Fatah-Hamas Meeting Shows Doha Deal Going Nowhere (INN) ISRAEL NATIONAL NEWS) By Gabe Kahn 05/03/12)
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A meeting in Cairo between Hamas politburo chief Khaled Mashaal and
Fatah official Azzam al-Ahmed on Wednesday made no headway towards a
An aide to Azzam speaking on condition of anonymity told reporters
after the two-hour meeting with Mashaal that the meeting
produced "nothing new."
Mashaal and his deputy Moussa Abu Marzouk discussed with al-
Ahmed "the possibility of advancing the reconciliation process, in
particular a government of national unity, but the meeting produced
nothing new," the aide said.
Fatah "stressed the importance of allowing the electoral commission
to resume operations within the (Hamas-run) Gaza Strip so that
President Abbas can set in motion the procedures to form a
government, and fix a date for the elections," an Egyptian mediator
Hamas said it was possible "to resolve the question of the electoral
commission through consultations with [Abbas] over the formation of
the government he will head under the terms of the Doha declaration,"
Mashaal and Palestinian Authority Chairman and Fatah leader Mahmoud
Abbas met in Doha on February 6 and hammered out an agreement for the
formation of an interim government of independent technocrats.
Under the terms of deal, Abbas was to serve as head of the interim PA
government, ending a bitter dispute between the two sides over who
would serve as Prime Minister.
However, a growing rift between Hamas´ political leadership outside
of Gaza and officials in the Hamas-ruled enclave over the terror
group´s direction resulted in sharp criticism for the agreement.
At an internal meeting chaired by Mashaal in Cairo on February 23,
Hamas officials presented him with new terms for a unity government
Mashaal has tentatively accepted the notion of a state on the 1967
borders, and offered Abbas a one-year mandate for negotiations with
Israel – though his fellow politburo members maintain any agreement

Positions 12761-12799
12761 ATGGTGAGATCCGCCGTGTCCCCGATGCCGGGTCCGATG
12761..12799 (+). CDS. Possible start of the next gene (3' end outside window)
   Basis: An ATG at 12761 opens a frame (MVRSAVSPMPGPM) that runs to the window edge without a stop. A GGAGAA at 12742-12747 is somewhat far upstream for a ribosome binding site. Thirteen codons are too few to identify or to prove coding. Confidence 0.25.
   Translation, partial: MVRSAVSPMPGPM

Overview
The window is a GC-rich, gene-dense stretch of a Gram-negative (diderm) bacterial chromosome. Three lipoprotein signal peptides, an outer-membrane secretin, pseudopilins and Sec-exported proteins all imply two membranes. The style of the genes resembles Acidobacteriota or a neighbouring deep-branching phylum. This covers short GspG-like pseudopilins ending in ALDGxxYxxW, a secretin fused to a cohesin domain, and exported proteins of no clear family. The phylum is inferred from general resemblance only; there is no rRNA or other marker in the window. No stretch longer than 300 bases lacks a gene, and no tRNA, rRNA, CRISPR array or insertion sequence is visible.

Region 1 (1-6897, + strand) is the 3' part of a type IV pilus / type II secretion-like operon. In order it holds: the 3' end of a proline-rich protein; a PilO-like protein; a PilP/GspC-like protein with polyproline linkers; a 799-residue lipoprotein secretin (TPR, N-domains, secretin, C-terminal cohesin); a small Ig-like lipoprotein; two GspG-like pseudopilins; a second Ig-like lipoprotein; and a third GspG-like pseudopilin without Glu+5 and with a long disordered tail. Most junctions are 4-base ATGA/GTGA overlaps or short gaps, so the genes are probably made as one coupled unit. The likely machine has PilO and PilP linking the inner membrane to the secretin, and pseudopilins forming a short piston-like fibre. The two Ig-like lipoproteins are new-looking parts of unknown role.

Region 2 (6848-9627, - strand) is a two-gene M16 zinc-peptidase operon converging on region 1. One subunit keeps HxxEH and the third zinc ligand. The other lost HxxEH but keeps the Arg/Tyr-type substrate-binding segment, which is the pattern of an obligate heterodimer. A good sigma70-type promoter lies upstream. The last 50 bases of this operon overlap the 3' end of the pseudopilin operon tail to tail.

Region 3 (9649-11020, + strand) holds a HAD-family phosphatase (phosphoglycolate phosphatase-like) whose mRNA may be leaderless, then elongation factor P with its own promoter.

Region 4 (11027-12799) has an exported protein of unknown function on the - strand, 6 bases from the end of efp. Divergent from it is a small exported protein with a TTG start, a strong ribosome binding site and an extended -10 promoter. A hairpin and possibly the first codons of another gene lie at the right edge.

with Israel will only serve as a “prelude to war.”
However, Hamas’ Gaza chief Ismail Haniyeh maintains that all talks
with Israel are “futile” and believes the tide of the Arab Spring
will lead to victory in the movement’s armed quest to destroy the
An official familiar with the terms told the Bethlehem-based Maan
News Agency that Abbas would almost certainly reject the new terms.
"Hamas demanded to keep the key ministries in the new government,
including the Ministry of Interior," said the official. "It also
demanded no change in the structure of security services in the Gaza
The Interior Ministry controls the Hamas ´security services.´
Additionally, the source said Hamas "was not prepared to abandon
control of Gaza."
In essence, the new terms would allow Hamas to retain sole control
over Gaza while giving it a say in the running of PA enclaves in
Judea and Samaria.
The deal has faced internal opposition from some senior Fatah leaders
as well, who charge PA law forbids Abbas from serving as President
and Prime Minister at one time.
Feuding Hamas and Fatah have been struggling for a year to implement
the terms of a reconciliation deal signed in Cairo in May 2011, which
called for the formation of an interim unity government to pave the
way for presidential and legislative elections.
Representatives from the two sides met several times to determine the
composition of the interim government, but could agree on who should
Hamas and Fatah´s long-term rivalry turned bloody in 2007 when Hamas
seized control of Gaza in a violent putsch. (IsraelNationalNews ©
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